CHRISTABEL Burniston who has died aged 97, founded the Southport-based English Speaking Board, which, in 50 years, has become a worldwide concern. Her aim, when setting it up, was to promote spoken English which causes neither ambiguity nor embarrassment.
The fourth of five children, Sarah Elizabeth Christabel Hyde was born in Halton – then a village on the outskirts of Leeds. Her father worked in insurance and her mother was a literature-loving suffragette and admirer of Christabel Pankhurst.
Describing that childhood in her autobiography Life in a Liberty Bodice, Chistabel recalls pranks, inspirational school teachers, uncles' farms on the Wolds, and pays tribute to her parents and the importance they attached to education and encouraging children to speak up for themselves at a time when the young were expected to be seen and not heard.
Thanks to her parents, the art of conversation, cultivated around the family table, became Christabel's fort. Helping others to express themselves well was a life's work which only slowed into retirement when she reached her 90s. But even then she remained remarkably active.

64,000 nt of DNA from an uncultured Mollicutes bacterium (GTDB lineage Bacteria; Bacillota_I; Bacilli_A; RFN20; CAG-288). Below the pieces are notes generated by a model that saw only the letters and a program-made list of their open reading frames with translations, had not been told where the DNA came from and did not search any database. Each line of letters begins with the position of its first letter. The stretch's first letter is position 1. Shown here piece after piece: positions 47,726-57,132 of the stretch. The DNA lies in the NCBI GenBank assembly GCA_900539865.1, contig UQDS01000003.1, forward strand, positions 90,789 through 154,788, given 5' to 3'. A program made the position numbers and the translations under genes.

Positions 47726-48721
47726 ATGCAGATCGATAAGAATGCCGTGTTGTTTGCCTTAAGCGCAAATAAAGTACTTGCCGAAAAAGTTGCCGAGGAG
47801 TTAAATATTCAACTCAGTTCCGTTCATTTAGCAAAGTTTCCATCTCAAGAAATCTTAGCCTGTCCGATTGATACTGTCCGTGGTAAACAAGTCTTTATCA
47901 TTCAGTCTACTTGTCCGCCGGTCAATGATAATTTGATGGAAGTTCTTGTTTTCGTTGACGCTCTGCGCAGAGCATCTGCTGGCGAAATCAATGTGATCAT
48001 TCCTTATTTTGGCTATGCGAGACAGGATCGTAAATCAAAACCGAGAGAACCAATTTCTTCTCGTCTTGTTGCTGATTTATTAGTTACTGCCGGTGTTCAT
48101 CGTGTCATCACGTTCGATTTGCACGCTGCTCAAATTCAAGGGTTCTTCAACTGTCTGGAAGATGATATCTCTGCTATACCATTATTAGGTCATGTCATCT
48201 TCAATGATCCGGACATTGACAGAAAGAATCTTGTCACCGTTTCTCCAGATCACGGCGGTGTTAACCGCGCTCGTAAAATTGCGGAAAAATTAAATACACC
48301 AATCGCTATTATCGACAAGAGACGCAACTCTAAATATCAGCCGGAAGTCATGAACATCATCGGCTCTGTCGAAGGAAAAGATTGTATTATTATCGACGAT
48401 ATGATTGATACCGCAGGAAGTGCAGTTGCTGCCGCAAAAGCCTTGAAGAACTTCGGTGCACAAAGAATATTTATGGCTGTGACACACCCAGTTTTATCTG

Her mother was very influential: perhaps most significantly, she wanted her children to be understood wherever they might go. They were encouraged to recite poetry and on Saturday mornings were sent to speech and drama classes.
Christabel went to Chapel Allerton School for Girls, which involved a mile walk, a train ride into Leeds and a tram out to the school. She won a scholarship to Leeds University and went on to become a teacher of English and drama.
She taught at Cheadle Hulme School in Cheshire for five years and after the war was appointed county drama organiser for Lancashire. In 1950 she founded the North West School of Speech and Drama, and in 1953, the English Speaking Board.
She married when she was 23, "but we were wrong for each other" and after 14 years and one daughter, she and Stanley parted.
Christabel never remarried. She devoted her life to developing the English Speaking Board.
She wrote best-selling books on speech and was awarded an MBE . When she was 92 she published her first novel, The Brass and the Velvet, the story of an ambitious Yorkshire girl.
She is survived by her daughter.